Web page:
Seed Terminator: Combines are great at two things; harvesting wheat, corn, soybeans, Screen Shot 2017-09-26 at 5.53.30 AMetc., and spreading weed seeds all over your fields. The problem is that a lot of weeds are coming ripe at around the same time as your crop. So when you combine your crop, you’re also combining the weeds and blowing the weed seeds out the back of the combine and scattering them all over the field. A lot of people have worked for a very long time on this problem, with various attempts at a solution.

This one which is now going into production it seems, adds a screening system and high speed flails that pulverizes the weed seeds before they get blown back onto the field. If you click the link up there you’ll jump to the article about it. Apparently it works pretty good, and I’m always in favor of anything that helps farmers reduce the need for herbicides.

The problem is that this puppy costs about $70,000. Even when we’re talking about combines that cost a quarter of a million dollars or more, that is a pretty significant amount of money. Is it worth it? No idea.

Pork Cheap, Beef getting more Expensive: Beef prices at the consumer level haven’t been all that good for some time now. Pork is almost ridiculously cheap right now. Pork futures have fallen like a stone since July, dropping some 30%. Pork bellies, where we get bacon from, dove straight into the dumper, falling 60%. Although I note that hasn’t helped the price of bacon in the store. That keeps going up and up, it seems.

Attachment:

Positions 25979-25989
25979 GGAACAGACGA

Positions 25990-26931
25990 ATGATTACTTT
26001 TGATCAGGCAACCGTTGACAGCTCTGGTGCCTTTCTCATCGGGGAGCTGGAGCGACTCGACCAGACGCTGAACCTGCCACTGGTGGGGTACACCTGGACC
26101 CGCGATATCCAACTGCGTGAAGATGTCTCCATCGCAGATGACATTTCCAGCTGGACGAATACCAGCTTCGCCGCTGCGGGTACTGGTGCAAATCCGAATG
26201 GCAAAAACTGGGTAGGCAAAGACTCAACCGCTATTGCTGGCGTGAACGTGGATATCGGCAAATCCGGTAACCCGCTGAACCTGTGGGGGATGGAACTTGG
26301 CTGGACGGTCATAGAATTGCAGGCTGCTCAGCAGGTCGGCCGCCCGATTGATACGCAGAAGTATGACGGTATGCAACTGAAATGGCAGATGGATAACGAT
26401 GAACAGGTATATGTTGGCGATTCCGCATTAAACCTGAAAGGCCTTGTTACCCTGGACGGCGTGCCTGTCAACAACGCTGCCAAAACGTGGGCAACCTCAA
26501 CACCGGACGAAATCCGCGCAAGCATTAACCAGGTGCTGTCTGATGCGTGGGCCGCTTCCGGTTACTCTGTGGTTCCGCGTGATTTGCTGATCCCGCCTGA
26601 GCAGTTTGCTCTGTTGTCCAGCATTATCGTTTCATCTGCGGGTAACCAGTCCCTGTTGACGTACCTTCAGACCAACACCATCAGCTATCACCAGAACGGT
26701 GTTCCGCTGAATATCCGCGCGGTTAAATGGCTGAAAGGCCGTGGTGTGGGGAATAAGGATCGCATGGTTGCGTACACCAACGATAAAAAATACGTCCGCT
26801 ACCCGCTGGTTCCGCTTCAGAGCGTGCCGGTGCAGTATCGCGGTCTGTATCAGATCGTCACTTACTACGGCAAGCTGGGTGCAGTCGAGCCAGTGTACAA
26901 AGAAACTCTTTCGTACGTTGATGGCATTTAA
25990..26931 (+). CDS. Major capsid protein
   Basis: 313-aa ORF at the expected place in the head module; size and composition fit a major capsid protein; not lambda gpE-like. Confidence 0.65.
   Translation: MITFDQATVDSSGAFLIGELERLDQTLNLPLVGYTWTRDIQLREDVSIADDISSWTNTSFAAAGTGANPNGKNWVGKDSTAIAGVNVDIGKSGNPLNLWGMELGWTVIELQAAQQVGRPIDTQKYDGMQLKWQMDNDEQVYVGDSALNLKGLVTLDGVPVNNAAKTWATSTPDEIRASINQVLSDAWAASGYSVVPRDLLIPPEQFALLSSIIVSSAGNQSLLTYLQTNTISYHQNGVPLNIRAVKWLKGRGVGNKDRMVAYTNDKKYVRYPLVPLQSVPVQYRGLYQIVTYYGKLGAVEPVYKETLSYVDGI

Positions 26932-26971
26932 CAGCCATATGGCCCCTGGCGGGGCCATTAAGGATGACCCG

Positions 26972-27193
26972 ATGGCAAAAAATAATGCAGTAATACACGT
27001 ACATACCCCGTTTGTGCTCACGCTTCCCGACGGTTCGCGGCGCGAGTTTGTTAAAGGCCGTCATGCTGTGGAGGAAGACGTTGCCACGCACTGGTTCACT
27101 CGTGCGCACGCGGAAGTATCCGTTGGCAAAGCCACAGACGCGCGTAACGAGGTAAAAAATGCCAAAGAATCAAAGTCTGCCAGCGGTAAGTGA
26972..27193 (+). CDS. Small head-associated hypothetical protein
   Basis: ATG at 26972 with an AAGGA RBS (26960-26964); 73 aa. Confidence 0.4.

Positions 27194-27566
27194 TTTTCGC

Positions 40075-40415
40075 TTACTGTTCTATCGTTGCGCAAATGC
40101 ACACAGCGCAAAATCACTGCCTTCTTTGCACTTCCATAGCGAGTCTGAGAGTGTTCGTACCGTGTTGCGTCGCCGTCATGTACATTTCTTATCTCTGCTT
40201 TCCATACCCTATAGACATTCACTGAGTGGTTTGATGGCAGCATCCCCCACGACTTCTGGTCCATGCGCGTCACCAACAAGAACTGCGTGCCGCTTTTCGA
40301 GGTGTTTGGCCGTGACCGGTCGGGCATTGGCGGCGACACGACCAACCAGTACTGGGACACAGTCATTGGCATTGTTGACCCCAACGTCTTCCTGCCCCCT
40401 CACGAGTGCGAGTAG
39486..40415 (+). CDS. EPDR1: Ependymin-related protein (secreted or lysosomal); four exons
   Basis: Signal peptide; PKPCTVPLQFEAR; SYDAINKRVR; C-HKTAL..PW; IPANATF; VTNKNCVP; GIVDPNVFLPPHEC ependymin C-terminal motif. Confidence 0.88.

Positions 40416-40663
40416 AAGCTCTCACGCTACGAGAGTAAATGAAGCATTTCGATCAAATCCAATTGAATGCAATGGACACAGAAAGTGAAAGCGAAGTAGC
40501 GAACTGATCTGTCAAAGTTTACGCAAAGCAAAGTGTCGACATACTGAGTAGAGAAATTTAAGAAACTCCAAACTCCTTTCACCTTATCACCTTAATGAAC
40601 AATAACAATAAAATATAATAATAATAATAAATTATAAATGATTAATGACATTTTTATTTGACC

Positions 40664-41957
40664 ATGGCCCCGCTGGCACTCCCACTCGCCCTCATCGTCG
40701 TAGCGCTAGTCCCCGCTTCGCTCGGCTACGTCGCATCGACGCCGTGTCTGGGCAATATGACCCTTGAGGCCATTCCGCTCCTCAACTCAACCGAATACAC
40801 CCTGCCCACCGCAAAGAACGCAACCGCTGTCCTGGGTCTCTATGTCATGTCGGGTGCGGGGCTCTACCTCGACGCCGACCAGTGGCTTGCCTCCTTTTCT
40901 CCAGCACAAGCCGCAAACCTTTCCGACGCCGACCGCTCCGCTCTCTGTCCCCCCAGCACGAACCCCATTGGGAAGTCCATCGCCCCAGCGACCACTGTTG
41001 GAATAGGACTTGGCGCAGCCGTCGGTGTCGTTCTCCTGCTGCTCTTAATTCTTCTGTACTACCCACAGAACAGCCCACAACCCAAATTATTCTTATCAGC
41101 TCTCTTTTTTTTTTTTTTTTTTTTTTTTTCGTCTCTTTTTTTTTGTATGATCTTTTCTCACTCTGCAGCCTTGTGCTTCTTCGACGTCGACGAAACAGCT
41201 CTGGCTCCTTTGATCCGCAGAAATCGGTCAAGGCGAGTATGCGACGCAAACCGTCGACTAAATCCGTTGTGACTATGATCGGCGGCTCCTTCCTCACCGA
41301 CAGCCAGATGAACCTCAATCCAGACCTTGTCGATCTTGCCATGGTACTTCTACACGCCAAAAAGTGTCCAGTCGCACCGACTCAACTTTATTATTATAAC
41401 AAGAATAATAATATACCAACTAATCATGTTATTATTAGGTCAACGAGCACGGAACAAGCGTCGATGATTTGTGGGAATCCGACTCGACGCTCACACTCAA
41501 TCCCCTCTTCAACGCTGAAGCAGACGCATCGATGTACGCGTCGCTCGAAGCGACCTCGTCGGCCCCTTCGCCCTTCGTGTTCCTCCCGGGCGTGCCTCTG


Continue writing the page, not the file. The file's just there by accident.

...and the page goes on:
Beef on the other hand… Sheesh. Prices on some cuts have moderated a bit, but not by much, and they’re claiming prices are going to go up significantly over the upcoming months. We generally buy a lot of beef from MrsGF’s brother and sister, but because of logistics issues they aren’t going to have any ready to go for probably a year now. So MrsGF and I are looking into seeing if we have enough freezer space to get a quarter or half of beef from the local butcher because we can get that dressed, cut, wrapped and frozen, for $3.90 a pound which is less than what hamburger is going for in the grocery stores around here.

Syngenta Lawsuit Settled: Syngenta, a seed company, was sued a while back over one variety of it’s corn. The corn, a GM variety, was heavily marketed by the company and a  lot of farmers planted it. Only to find that when it came time to actually sell their corn to China, the country rejected it because Syngenta allegedly hadn’t told told the farmers that China had not approved that type of corn for import. In addition, it was alleged that the company deliberately misled farmers by claiming the corn variety had been approved by China when it had not.

Farmers, grain shipping companies, etc. lost millions of dollars on the deal and sued. Syngenta claimed they had told them that China hadn’t approved it. Lots of lawyers paid for their kids’ college education out of this one, raking in millions in legal fees, and the final result is Syngenta and the plaintiffs are apparently now going to settle out of court. I haven’t heard yet what the settlement will be, but you can expect that the company is going to have to pay a huge amount of money to make this one go away.